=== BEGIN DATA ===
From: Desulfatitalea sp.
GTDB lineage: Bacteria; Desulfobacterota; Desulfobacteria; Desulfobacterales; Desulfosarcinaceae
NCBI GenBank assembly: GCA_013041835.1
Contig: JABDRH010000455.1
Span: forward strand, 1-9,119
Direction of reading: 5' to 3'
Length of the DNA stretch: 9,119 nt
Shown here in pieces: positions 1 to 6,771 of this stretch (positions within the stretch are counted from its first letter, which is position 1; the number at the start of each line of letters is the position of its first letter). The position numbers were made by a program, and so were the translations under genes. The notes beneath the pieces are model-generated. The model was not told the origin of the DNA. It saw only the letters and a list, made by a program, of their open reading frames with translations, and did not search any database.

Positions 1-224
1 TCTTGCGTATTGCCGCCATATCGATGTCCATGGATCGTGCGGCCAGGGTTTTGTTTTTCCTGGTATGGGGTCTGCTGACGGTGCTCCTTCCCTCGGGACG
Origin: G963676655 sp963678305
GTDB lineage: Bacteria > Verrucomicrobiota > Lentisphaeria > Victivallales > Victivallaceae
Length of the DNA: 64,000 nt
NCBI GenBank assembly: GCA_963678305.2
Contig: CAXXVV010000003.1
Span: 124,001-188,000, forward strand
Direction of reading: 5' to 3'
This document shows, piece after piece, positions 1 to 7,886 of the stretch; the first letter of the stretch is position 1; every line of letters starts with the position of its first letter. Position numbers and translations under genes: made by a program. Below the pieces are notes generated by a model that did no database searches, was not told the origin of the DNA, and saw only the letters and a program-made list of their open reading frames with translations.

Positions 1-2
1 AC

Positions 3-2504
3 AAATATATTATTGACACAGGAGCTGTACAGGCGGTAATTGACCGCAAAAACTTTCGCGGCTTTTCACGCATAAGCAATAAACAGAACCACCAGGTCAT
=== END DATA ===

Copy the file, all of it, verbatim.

From: Desulfatitalea sp.
GTDB lineage: Bacteria; Desulfobacterota; Desulfobacteria; Desulfobacterales; Desulfosarcinaceae
NCBI GenBank assembly: GCA_013041835.1
Contig: JABDRH010000455.1
Span: forward strand, 1-9,119
Direction of reading: 5' to 3'
Length of the DNA stretch: 9,119 nt
Shown here in pieces: positions 1 to 6,771 of this stretch (positions within the stretch are counted from its first letter, which is position 1; the number at the start of each line of letters is the position of its first letter). The position numbers were made by a program, and so were the translations under genes. The notes beneath the pieces are model-generated. The model was not told the origin of the DNA. It saw only the letters and a list, made by a program, of their open reading frames with translations, and did not search any database.

Positions 1-224
1 TCTTGCGTATTGCCGCCATATCGATGTCCATGGATCGTGCGGCCAGGGTTTTGTTTTTCCTGGTATGGGGTCTGCTGACGGTGCTCCTTCCCTCGGGACG
Origin: G963676655 sp963678305
GTDB lineage: Bacteria > Verrucomicrobiota > Lentisphaeria > Victivallales > Victivallaceae
Length of the DNA: 64,000 nt
NCBI GenBank assembly: GCA_963678305.2
Contig: CAXXVV010000003.1
Span: 124,001-188,000, forward strand
Direction of reading: 5' to 3'
This document shows, piece after piece, positions 1 to 7,886 of the stretch; the first letter of the stretch is position 1; every line of letters starts with the position of its first letter. Position numbers and translations under genes: made by a program. Below the pieces are notes generated by a model that did no database searches, was not told the origin of the DNA, and saw only the letters and a program-made list of their open reading frames with translations.

Positions 1-2
1 AC

Positions 3-2504
3 AAATATATTATTGACACAGGAGCTGTACAGGCGGTAATTGACCGCAAAAACTTTCGCGGCTTTTCACGCATAAGCAATAAACAGAACCACCAGGTCAT